Plotting with plotnine

The linchpin library for plotting in Python is without a doubt matplotlib. While infinitely flexible, however, for many applications matplotlib lacks user-friendly tools for quickly making common types of figures (scatter plots, linear fits, histograms, etc.). With that in mind, several other packages (most of which are actually built on matplotlib) have been created to provide a more user-friendly interface. Unlike in matplotlib, where you have to think in terms of the geometric objects you want to place on axes, all three of these alternative libraries allow for higher-level, more “declarative” code:

  • plotnine plotnine is designed to replicate the syntax of the extremely popular R package ggplot in Python. In most cases it works wonderfully. As a result, if you are already familiar with ggplot, plotnine is hard to beat.

  • altair: altair, like plotnine also has a clear philosophy that underlies its syntax, and seems to be relatively popular among pure python users.

  • seaborn: seaborn is also a declarative plotting language, although its syntax is a little less modular than plotnine or altair – e.g. there is a distinct command for plotting histograms, a command for kernel densities, a command for bivariate fits, etc. But still much easier than matplotlib.

Given that many data scientists work in both R and Python (and indeed, this is required of MIDS students), in this course we will focus on plotnine to minimize the number of new tools students are required to learn.

Tutorial Attribution

The plotnine tutorial below is derived (with generous permission) from a truely excellent tutorial for ggplot2 (written for R) by Rebecca Barter, who hosts an excellent data science in R blog. It is very close to her original materials, with changes made primarily to convert R ggplot2 code into plotnine code (which is remakrably easy.

Materials Outline

I will begin by providing an overview of the layered grammar of graphics upon which plotnine is built. I will then teach plotnine by layering examples ontop of one another. Finally, I will introduce some advanced topics such as faceting and themes.

  1. plotnine for people already accustomed to ggplot2

  2. Layered grammar of graphics

  3. Basic plotnine plot types

In Plotting, Part 2, well also get into different scales, axes, legend settings, faceting, themes, and other customizations. By the end of these two tutorials, you will be able to produce beautiful graphics such as this:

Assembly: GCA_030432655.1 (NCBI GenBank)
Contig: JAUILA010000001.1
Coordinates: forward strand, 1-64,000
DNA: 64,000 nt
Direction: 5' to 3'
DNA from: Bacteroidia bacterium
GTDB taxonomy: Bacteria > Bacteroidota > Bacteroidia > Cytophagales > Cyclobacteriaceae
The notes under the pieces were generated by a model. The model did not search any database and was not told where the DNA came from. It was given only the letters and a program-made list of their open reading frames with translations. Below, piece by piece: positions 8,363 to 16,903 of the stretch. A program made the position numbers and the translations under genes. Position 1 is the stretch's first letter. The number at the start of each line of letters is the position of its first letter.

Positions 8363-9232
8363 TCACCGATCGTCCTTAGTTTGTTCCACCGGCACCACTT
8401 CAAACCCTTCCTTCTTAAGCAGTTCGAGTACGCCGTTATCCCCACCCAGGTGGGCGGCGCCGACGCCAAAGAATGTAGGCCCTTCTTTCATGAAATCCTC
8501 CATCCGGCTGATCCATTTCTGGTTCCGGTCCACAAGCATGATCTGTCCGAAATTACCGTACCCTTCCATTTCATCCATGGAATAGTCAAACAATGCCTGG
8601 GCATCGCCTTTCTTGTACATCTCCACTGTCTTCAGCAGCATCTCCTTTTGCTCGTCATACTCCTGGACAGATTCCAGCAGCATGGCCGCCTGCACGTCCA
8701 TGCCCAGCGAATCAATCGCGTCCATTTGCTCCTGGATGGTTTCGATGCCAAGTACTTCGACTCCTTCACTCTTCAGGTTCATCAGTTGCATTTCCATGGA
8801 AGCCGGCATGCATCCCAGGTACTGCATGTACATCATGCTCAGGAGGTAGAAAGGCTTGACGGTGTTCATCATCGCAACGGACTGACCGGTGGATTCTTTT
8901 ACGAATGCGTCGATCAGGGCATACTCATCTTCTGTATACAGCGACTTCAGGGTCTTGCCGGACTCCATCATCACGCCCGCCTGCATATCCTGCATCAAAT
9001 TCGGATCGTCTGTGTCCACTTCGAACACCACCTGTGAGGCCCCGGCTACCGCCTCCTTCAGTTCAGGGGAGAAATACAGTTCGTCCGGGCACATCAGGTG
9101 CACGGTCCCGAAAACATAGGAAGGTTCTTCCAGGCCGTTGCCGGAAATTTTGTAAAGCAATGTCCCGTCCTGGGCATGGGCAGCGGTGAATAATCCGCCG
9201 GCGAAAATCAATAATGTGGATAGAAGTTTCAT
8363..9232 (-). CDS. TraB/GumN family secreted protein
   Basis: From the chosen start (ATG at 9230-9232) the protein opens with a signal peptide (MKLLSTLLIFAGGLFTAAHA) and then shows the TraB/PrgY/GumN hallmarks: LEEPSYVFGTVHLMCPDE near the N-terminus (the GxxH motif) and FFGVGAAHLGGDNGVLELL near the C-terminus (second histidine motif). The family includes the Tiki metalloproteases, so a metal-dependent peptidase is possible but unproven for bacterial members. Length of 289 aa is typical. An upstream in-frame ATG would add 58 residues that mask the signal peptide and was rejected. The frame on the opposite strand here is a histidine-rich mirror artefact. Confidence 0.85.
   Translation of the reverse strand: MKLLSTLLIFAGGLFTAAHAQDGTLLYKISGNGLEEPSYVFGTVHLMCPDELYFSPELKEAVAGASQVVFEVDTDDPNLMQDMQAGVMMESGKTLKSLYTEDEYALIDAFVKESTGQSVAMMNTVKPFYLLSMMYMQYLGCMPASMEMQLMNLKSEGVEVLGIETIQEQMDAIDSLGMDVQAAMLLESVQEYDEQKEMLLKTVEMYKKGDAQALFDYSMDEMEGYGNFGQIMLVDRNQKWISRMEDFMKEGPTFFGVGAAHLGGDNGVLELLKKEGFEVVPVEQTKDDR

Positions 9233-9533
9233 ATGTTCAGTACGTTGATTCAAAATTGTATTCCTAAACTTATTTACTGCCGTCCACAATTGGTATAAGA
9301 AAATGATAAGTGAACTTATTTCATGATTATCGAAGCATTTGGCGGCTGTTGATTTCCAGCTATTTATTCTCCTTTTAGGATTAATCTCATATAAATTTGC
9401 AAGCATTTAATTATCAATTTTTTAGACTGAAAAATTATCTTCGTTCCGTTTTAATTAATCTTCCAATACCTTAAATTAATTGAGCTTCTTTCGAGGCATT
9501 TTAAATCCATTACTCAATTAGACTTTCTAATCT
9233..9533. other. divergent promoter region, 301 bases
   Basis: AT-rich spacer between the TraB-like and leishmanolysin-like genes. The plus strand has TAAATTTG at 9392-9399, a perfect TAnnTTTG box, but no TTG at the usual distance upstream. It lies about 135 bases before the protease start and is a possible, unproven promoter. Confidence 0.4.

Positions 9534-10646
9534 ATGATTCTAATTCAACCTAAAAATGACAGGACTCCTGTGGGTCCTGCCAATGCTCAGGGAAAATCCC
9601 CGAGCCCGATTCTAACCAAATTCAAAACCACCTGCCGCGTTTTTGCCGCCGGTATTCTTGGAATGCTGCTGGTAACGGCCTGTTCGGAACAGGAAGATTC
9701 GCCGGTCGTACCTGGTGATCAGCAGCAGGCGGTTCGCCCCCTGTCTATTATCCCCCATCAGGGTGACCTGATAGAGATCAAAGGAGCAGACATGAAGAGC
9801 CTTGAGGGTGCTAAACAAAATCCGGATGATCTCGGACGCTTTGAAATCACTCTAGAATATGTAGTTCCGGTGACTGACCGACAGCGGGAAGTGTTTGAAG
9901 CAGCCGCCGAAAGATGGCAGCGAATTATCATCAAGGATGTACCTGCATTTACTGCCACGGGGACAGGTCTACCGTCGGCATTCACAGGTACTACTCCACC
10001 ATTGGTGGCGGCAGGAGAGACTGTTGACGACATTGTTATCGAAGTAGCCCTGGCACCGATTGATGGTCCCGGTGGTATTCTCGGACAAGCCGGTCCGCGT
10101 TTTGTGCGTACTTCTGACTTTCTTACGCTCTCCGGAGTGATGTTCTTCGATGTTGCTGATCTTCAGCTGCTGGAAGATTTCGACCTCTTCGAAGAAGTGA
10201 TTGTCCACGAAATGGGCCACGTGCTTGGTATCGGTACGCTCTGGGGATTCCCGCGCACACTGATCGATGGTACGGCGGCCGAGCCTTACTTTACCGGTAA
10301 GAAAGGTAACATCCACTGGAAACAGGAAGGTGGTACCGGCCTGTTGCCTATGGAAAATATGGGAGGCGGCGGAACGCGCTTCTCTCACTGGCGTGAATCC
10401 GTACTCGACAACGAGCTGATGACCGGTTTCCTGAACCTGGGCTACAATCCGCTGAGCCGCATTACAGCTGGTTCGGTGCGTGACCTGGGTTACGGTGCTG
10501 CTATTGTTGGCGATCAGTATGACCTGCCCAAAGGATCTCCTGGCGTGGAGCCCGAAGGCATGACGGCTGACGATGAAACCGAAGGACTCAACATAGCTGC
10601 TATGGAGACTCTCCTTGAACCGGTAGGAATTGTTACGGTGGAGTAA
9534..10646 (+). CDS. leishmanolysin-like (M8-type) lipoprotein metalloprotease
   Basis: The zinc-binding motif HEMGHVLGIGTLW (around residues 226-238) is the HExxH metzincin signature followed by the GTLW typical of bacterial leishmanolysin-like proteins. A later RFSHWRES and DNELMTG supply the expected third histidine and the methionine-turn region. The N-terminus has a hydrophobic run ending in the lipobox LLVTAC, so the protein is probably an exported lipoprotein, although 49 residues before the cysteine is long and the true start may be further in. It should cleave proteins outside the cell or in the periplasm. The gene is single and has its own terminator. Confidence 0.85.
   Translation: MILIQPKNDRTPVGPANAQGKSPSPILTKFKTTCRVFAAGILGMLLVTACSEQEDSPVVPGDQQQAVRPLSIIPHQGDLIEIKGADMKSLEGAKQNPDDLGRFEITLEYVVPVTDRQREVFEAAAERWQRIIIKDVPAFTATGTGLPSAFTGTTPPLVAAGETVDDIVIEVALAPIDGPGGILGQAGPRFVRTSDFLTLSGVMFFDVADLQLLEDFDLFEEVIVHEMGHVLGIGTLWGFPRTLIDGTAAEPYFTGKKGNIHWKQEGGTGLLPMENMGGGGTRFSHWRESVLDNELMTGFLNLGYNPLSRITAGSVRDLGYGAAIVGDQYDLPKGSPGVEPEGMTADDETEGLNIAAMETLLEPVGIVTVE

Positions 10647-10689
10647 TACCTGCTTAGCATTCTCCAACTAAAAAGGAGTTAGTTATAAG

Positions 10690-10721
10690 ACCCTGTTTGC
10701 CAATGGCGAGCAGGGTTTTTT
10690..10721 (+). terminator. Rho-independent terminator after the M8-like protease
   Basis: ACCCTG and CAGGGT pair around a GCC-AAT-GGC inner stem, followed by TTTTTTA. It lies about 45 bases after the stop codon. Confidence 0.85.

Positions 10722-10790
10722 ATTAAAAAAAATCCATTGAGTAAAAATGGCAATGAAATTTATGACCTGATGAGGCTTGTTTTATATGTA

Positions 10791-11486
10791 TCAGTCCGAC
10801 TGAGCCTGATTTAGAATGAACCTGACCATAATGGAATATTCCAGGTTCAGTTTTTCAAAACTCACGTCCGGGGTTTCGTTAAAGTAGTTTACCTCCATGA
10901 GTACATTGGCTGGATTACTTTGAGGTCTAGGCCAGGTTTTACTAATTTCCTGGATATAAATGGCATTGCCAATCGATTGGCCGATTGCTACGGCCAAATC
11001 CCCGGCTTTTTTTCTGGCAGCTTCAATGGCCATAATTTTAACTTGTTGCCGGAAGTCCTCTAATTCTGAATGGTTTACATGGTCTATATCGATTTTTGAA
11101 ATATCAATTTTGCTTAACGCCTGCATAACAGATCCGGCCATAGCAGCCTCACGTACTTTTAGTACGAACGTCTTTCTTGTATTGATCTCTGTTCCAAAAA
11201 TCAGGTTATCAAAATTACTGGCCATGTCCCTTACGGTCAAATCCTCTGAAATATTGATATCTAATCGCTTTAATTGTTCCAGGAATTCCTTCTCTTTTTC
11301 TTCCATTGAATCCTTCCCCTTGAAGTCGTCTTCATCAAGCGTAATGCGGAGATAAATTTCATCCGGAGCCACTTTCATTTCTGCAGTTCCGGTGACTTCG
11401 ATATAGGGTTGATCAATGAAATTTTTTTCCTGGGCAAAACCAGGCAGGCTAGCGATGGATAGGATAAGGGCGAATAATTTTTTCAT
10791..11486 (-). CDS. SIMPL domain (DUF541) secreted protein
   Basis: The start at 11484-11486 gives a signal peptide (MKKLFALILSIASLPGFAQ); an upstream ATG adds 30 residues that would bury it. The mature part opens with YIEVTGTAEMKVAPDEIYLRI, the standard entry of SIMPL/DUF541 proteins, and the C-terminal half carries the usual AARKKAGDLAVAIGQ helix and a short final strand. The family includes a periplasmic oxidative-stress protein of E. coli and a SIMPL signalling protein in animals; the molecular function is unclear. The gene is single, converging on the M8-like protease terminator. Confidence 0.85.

plotnine for ggplot2 users

If you have lots of experience with ggplot2, then good news: plotnine is nearly identical (so much so that I intially assumed that the library was actually just running ggplot2 in the background). As far as I can tell, the only two syntax differences to be aware of are:

  1. You have to wrap everything in parenthesis: If a line in R ends in a plus sign, it recognizes that the code must continue onto the next line. Python treats this as an error. So when chaining layers, wrap your whole function with parenthesis (which results in Python recognizing code continues on the next line

  2. You have to make column names strings: Because of a quirk in R, you can write the name of a column as a function argument without any quotation marks around it. But if Python sees a word without quotes, it assumes it’s a variable, and throws an error.

So basically instead of R code that looks like this:

ggplot(gapminder, aes(x=gdpPercap, y=lifeExp)) +
        geom_point()

you write this:

(ggplot(gapminder, aes(x='gdpPercap', y='lifeExp')) +
        geom_point()
)

And honestly, if you’re a ggplot ace, you can probably stop right there! :) If not, read on!

The layered grammar of graphics

Hadley Wickham built ggplot2 based on a set of principles outlines in his layered grammar of graphics (inspired by Wilkinson’s orginal grammar of graphics). The basic idea is that a statistical graphic is a mapping from data to aesthetic attributes (such as colour, shape, and size) of geometric objects (such as points, lines, and bars).